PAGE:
Marking World Malaria Day, the World Health Organization (WHO) is issuing a call for increased implementation of new and existing interventions to save lives from malaria. Nearly 1.5 million children at high risk of illness and death from malaria in Ghana, Kenya and Malawi have now received their first dose of the first malaria vaccine, RTS,S/AS01 (RTS,S), thanks to an ongoing pilot programme coordinated by WHO.
The malaria vaccine pilots, launched in 2019, are increasing equity in access to malaria prevention for the most vulnerable and are saving lives. If implemented broadly, WHO estimates that malaria vaccines could save the lives of tens of thousands of children each year.
“We have the tools to drive down malaria, a package of interventions that includes vector control, preventive medicines, testing, and treatment,” said Dr Tedros Adhanom Ghebreyesus, Director-General of WHO. “These are joined by a safe and effective malaria vaccine, which could save the lives of tens of thousands children every year. With sustained investment and scaled-up efforts to reach those most at risk, malaria elimination in many countries is in reach.”
World Malaria Day 2023 is being marked under the theme “Time to deliver zero malaria: invest, innovate, implement”. Within this theme, WHO is urging more effective implementation of available tools and strategies to prevent, diagnose and treat malaria, particularly among marginalized populations.
According to the latest World malaria report, published in December 2022, there were an estimated 247 million new cases of malaria in 2021. The WHO African Region continues to shoulder the heaviest burden of the disease – accounting for an estimated 95% of all malaria cases (234 million) and 96% of all deaths (593 000) in 2021. Nearly 80% of malaria deaths in the African Region were among children under the age of five.
New strategies and tools
Countries have made some progress in expanding access to malaria services for most-at-risk populations. Despite some progress, many people at high risk of malaria still lack access to services that can prevent, detect and treat the disease. Challenges in expanding access to malaria services have been compounded, particularly in sub-Saharan Africa, by the COVID-19 pandemic, converging humanitarian crises, restricted funding, weak surveillance systems, and declines in the effectiveness of core malaria-fighting tools.
To address these threats and support countries in building more resilient malaria programmes, WHO recently published new strategies and frameworks, including:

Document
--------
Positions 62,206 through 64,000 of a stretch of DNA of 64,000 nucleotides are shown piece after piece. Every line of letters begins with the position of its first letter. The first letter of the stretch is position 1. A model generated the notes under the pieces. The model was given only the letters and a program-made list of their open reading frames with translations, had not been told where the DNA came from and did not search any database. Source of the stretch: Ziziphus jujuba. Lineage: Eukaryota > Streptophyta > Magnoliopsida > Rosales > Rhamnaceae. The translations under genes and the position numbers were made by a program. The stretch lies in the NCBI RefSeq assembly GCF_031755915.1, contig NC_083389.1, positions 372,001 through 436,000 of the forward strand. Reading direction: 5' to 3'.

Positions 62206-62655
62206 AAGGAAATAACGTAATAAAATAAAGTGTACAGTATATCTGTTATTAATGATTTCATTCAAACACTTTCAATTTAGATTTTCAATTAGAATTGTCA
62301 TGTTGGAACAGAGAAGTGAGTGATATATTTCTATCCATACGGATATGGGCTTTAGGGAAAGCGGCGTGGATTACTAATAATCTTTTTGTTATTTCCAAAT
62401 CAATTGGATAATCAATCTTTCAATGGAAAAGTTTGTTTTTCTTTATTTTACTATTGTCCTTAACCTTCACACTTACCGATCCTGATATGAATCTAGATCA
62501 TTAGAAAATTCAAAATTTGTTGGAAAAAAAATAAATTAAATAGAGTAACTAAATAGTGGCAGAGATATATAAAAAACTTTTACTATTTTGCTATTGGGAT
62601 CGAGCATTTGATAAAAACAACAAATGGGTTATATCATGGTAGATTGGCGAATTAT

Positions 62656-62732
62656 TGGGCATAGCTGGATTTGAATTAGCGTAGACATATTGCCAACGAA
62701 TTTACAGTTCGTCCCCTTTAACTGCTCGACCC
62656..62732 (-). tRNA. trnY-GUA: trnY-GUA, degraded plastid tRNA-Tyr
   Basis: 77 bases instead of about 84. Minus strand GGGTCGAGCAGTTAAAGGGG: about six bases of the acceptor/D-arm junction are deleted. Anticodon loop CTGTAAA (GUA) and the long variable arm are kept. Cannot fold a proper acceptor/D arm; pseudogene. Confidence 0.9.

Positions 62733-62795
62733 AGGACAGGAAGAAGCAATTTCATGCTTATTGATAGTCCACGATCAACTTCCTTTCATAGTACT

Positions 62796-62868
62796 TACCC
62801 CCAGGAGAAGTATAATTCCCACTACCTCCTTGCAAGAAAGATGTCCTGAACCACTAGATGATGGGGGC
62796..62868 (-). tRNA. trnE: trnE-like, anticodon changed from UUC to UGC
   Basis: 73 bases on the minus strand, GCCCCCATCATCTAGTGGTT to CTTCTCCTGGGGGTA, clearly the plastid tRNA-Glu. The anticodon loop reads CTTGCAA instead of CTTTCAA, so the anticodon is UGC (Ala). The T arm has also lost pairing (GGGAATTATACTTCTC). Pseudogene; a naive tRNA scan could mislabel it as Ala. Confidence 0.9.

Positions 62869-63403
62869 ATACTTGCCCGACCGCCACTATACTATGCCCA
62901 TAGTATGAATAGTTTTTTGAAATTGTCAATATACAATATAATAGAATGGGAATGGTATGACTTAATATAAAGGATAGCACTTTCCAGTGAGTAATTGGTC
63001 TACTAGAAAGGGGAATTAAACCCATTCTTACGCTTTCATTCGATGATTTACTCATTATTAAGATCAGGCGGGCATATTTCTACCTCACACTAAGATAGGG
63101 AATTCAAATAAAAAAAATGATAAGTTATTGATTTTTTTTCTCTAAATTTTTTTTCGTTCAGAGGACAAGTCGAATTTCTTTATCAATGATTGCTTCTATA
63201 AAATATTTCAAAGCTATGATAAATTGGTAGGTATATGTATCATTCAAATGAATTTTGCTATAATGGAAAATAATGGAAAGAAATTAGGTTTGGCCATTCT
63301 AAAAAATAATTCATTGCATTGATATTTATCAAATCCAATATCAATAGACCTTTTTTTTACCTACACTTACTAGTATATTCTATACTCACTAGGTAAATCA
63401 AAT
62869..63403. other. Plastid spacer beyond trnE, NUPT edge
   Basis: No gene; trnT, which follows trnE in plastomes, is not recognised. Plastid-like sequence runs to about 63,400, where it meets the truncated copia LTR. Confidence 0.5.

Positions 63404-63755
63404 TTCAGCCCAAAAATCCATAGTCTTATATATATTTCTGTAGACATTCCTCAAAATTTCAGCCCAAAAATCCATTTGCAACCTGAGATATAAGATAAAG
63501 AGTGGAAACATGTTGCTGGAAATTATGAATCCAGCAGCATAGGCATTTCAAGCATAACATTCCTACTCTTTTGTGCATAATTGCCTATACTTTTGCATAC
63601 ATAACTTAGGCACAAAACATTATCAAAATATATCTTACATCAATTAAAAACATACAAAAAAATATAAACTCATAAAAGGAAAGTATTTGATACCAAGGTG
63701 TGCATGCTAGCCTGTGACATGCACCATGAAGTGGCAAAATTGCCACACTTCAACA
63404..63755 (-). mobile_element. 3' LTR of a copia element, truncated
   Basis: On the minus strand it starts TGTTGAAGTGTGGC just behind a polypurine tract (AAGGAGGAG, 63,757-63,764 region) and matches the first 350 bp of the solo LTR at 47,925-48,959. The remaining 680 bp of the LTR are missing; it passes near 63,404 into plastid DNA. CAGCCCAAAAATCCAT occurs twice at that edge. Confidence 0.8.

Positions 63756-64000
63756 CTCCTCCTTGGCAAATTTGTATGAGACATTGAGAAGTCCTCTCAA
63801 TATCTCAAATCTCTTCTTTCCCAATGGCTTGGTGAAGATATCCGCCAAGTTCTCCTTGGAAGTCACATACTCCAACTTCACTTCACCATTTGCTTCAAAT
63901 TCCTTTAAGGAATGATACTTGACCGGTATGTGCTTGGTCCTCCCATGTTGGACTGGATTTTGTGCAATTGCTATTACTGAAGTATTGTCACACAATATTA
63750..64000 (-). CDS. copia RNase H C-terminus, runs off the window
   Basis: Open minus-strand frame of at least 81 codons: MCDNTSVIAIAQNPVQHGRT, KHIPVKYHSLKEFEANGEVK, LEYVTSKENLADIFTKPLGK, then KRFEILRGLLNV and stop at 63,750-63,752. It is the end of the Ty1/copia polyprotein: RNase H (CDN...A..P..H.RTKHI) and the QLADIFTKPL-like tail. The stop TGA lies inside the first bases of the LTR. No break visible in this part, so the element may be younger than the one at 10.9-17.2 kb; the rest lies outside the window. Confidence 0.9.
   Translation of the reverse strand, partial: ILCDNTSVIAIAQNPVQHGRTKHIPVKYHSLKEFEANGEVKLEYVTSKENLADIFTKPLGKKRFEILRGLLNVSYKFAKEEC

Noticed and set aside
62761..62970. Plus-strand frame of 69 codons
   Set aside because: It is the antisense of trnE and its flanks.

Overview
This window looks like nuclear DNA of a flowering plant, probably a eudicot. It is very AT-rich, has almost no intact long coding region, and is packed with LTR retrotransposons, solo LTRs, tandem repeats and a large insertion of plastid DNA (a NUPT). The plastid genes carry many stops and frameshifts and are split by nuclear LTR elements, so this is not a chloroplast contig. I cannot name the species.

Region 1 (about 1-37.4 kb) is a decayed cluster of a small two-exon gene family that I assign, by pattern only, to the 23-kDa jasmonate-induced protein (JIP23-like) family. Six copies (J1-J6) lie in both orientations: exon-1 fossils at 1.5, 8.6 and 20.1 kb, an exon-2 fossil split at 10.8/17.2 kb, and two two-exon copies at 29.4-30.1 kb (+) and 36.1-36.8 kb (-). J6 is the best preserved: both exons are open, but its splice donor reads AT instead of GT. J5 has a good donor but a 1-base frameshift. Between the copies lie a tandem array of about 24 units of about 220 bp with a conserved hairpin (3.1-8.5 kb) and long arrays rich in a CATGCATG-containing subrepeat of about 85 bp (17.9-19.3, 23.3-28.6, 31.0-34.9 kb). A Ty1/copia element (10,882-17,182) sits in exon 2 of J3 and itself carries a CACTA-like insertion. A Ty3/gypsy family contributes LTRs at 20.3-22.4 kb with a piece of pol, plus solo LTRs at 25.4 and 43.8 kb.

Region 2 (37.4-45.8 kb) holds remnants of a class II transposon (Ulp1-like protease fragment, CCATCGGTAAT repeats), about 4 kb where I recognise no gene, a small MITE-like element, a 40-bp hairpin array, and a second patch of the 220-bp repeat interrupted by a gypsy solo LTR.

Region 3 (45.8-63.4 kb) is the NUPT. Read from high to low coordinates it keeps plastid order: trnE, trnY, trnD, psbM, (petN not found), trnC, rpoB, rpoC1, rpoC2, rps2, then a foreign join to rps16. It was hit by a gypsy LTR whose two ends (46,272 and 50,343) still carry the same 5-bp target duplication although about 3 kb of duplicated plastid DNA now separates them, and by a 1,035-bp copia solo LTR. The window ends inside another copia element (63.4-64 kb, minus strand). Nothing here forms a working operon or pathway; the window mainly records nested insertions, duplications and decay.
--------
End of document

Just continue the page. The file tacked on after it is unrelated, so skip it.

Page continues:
· a new strategy to contain antimalarial drug resistance in Africa;
· a new initiative to stop the spread of Anopheles stephensi in urban environments;
· a new framework, developed jointly by WHO and UN-Habitat, to guide city leaders in urban malaria control.
· a new toolkit to help countries assess their malaria surveillance systems and identify areas for investment
WHO has also increased the transparency, flexibility and access to its malaria recommendations. The consolidated WHO Guidelines for malaria are now available through two digital platforms: MAGICapp and the “Malaria Toolkit” app. WHO encourages countries to tailor the recommendations to local disease settings for maximum impact.
Prospects for new interventions
Continued investment in the development and deployment of new malaria vaccines and next-generation tools will be key to achieving the 2030 global malaria targets.
A second malaria vaccine, the R21/Matrix-M (R21) vaccine, if approved, could help close the sizable gap between supply and demand and further reduce child illness and death from malaria. It is a priority for WHO to continue the thorough and efficient expert review of the R21 malaria vaccine once additional key safety and efficacy data from the ongoing R21 phase 3 trial are available and provided to WHO.
Phased introductions of the RTS,S malaria vaccine in additional countries in Africa are expected to begin in early 2024.
In the vector control space, there are 28 new products in the R&D pipeline. Tools under evaluation include, for example, new types of insecticide-treated nets, targeted baits that attract mosquitoes, spatial repellents, lethal house lures (eaves tubes) and genetic engineering of mosquitoes.
Researchers are prioritizing the development of non-ACT treatments in the field of antimalarial medicines due to the emergence and spread of partial artemisinin resistance. The development of next-generation medicines, such as “triple ACTs,” which use a combination of artemisinin and two partner drugs, is underway to reduce the risk of drug resistance.
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